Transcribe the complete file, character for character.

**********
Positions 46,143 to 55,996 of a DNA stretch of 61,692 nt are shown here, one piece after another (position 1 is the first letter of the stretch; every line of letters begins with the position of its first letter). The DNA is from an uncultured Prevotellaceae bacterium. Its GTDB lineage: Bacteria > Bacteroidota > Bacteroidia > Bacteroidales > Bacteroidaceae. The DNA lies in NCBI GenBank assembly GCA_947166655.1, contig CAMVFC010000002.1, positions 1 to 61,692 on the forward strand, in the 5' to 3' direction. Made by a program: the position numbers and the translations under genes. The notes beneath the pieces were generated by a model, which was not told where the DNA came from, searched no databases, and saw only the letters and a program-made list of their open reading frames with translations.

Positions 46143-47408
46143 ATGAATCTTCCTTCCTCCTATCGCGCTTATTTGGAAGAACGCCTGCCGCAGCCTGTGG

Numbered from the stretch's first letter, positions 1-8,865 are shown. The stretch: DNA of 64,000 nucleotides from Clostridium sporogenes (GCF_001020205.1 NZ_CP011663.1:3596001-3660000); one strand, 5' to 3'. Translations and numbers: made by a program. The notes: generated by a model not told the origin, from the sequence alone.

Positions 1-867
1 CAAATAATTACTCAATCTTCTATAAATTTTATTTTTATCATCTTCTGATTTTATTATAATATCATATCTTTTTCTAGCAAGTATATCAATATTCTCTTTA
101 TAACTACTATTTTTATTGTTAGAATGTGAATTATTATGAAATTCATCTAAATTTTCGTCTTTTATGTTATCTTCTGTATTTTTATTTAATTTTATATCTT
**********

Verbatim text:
Positions 46,143 to 55,996 of a DNA stretch of 61,692 nt are shown here, one piece after another (position 1 is the first letter of the stretch; every line of letters begins with the position of its first letter). The DNA is from an uncultured Prevotellaceae bacterium. Its GTDB lineage: Bacteria > Bacteroidota > Bacteroidia > Bacteroidales > Bacteroidaceae. The DNA lies in NCBI GenBank assembly GCA_947166655.1, contig CAMVFC010000002.1, positions 1 to 61,692 on the forward strand, in the 5' to 3' direction. Made by a program: the position numbers and the translations under genes. The notes beneath the pieces were generated by a model, which was not told where the DNA came from, searched no databases, and saw only the letters and a program-made list of their open reading frames with translations.

Positions 46143-47408
46143 ATGAATCTTCCTTCCTCCTATCGCGCTTATTTGGAAGAACGCCTGCCGCAGCCTGTGG

Numbered from the stretch's first letter, positions 1-8,865 are shown. The stretch: DNA of 64,000 nucleotides from Clostridium sporogenes (GCF_001020205.1 NZ_CP011663.1:3596001-3660000); one strand, 5' to 3'. Translations and numbers: made by a program. The notes: generated by a model not told the origin, from the sequence alone.

Positions 1-867
1 CAAATAATTACTCAATCTTCTATAAATTTTATTTTTATCATCTTCTGATTTTATTATAATATCATATCTTTTTCTAGCAAGTATATCAATATTCTCTTTA
101 TAACTACTATTTTTATTGTTAGAATGTGAATTATTATGAAATTCATCTAAATTTTCGTCTTTTATGTTATCTTCTGTATTTTTATTTAATTTTATATCTT